The state’s efforts to complete the constitutionally required redistricting process started with transparency, accountability, and public participation. But it ended in disgrace as lawmakers huddled in small groups behind closed doors in the Capitol, horse-trading towns and constituencies before eventually presenting a map to House and Senate members as an eleventh-hour fait accompli.
The final map that will dictate legislative districts for the next decade was not made public until after it was approved, less than two hours before the deadline.
You might be asking yourself, how did seven months of work fall apart on the very last day of the 2022 Budget session? How did hundreds of hours of testimony, dozens of maps prepared by legislative staff and a process that began with complete transparency end in shambles?
Redistricting is hard.
In Wyoming, it requires a committee of elected legislators to divide the state’s population into relatively equal districts to ensure equal representation. While it sounds simple enough, once you start moving boundaries that impact legislators’ neighbors, supporters, family members, and donors you start to see the cracks appear.
Ask any one of the legislators that served on the Joint Corporations Committee, and I am certain they will express how difficult it was to complete this exercise, but complete it they did. To comply with all the redistricting principles the committee passed a map that grew the Legislature by three seats. The House agreed, the plan was not perfect, but it was good enough.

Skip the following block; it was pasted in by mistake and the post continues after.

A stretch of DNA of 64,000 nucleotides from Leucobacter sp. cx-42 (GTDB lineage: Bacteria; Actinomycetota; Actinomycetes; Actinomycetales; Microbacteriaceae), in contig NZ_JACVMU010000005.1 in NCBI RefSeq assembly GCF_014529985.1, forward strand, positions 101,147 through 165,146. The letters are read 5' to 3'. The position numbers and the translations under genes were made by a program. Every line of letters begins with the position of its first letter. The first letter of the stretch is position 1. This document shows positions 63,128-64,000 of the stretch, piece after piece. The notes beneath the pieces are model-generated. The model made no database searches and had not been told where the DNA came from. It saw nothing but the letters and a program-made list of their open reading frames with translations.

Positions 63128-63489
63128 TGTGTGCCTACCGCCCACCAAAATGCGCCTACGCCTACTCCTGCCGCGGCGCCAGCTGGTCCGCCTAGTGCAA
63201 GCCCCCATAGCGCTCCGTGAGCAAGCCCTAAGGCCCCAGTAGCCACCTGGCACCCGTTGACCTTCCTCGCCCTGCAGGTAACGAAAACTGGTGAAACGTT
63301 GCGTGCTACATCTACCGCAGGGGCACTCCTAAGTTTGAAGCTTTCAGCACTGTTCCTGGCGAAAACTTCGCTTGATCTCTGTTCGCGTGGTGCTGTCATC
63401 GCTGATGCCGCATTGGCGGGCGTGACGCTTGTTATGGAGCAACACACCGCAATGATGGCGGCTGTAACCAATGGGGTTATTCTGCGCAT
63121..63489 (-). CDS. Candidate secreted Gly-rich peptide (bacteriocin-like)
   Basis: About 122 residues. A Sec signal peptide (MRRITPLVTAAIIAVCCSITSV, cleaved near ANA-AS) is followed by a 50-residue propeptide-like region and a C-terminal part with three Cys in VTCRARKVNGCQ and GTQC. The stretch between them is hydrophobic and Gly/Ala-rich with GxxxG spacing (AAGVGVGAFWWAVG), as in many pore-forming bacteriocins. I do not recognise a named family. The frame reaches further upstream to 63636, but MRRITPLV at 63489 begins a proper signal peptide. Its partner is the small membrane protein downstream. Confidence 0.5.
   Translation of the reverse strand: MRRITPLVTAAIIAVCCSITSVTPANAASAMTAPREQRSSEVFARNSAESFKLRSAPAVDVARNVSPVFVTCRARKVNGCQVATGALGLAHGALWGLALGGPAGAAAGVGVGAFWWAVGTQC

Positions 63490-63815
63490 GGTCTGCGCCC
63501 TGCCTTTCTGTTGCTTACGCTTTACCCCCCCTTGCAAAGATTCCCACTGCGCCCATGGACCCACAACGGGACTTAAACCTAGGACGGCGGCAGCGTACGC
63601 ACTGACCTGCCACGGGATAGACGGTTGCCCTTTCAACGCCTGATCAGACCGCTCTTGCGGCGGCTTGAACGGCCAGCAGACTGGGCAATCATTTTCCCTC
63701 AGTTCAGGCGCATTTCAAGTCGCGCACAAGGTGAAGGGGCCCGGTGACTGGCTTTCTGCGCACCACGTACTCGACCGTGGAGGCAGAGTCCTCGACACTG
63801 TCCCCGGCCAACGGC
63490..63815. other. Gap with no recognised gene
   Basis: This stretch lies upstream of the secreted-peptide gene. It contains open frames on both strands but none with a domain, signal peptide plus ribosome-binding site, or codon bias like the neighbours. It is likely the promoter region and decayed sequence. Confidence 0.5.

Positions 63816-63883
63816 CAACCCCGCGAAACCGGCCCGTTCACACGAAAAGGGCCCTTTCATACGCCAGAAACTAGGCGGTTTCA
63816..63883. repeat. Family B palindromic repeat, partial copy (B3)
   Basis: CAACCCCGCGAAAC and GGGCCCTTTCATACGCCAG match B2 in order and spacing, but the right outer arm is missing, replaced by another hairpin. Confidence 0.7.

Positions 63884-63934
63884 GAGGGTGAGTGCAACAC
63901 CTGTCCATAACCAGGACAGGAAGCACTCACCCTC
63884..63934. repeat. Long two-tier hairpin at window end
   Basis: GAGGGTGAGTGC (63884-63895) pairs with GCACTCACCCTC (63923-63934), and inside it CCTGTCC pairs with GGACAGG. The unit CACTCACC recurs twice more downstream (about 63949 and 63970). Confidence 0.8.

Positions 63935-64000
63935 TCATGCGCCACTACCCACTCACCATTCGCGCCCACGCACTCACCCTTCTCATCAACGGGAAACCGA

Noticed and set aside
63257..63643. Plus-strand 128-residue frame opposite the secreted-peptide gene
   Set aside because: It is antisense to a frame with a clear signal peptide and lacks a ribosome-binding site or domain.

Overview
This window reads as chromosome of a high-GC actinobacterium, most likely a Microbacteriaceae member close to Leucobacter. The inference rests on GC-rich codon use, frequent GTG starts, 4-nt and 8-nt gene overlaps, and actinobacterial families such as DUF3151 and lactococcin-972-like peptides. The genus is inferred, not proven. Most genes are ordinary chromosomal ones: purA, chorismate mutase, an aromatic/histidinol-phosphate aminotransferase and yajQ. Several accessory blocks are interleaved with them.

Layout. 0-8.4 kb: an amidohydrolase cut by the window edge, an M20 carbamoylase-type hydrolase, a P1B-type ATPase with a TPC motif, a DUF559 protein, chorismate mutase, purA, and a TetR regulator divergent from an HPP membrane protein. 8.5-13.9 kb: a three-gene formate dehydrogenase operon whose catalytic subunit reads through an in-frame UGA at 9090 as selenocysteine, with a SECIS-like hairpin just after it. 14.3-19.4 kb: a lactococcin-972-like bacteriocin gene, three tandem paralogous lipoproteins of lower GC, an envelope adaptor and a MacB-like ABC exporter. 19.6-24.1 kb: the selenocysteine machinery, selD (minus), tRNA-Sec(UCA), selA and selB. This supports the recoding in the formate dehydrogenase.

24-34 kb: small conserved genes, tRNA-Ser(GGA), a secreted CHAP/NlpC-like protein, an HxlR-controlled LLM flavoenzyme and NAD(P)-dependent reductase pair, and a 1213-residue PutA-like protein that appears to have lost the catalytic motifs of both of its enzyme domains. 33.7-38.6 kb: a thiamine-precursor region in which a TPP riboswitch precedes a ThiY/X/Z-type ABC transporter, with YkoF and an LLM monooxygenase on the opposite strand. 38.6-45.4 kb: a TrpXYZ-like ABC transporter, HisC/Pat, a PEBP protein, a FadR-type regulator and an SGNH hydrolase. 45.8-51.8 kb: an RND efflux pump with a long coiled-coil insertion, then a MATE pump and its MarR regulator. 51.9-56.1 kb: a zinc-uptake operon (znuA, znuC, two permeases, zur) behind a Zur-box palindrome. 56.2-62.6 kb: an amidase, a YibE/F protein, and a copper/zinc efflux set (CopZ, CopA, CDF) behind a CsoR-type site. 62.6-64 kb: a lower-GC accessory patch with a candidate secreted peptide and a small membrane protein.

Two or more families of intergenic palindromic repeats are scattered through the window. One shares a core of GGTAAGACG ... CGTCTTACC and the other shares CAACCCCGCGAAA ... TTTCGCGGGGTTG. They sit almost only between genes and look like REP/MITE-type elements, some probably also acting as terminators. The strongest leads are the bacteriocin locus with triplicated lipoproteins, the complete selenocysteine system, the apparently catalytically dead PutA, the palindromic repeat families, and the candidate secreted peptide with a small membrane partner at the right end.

However, once the bill arrived in the Senate it was amended to keep the number of current seats, (60/30) thus creating a map that included several districts that were outside of the legally required deviation (courts have ruled that each House and Senate district must be within plus or minus 5% of the ideal population).
With each chamber voting on a different map, a Joint Conference Committee of three representatives and three senators was appointed to hash out a solution. Not one of the senators selected by leadership had served on the Joint Corporations Committee. They were so unfamiliar with the process that during a meeting one asked where they could find the maps on-line. It was a slap in the face to those of us that have spent countless hours studying maps.
Certain legislators representing Sheridan and Johnson counties insisted on a couple of small tweaks in their region which resulted in the violation of two guiding redistricting principles: equal representation and “nesting” two House districts inside each Senate district. Their product created six districts out of deviation and one region that is “unnested.”
The state of Wyoming has been sued four times for its redistricting maps. And, alas, here we are in 2022 once again looking at a map that is technically in violation of the law.
In 1991, Sarah Gorin sued the state of Wyoming for its redistricting process and disregard for the one-person, one-vote principle. In Gorin v. Karpan, the Supreme Court ruled that legislative districts must have equitable voting power and that the map approved by Wyoming lawmakers was unconstitutional.
(Three years later, Gorin founded the Equality State Policy Center. In some ways, ESPC’s history can be traced back to the redistricting process.)
This process is not working, that much is clear. Wyoming can and should do better. It would be wise to consider an independent redistricting commission now, while this experience is fresh in our memories.
Our neighbors to the north in Montana have created a five-member commission with the State Supreme Court, House majority leader, House minority leader, Senate majority leader, and Senate minority leader each appointing one member. Wyoming could adopt a similar model with perhaps the governor and the county clerks each appointing a representative.
There are many ways to create a commission that reflects the values and citizens of any state. I am certain that we can find a system that works better for Wyoming.
I don’t know if the redistricting process is broken or if it’s the people who are administering the process that are what’s broken.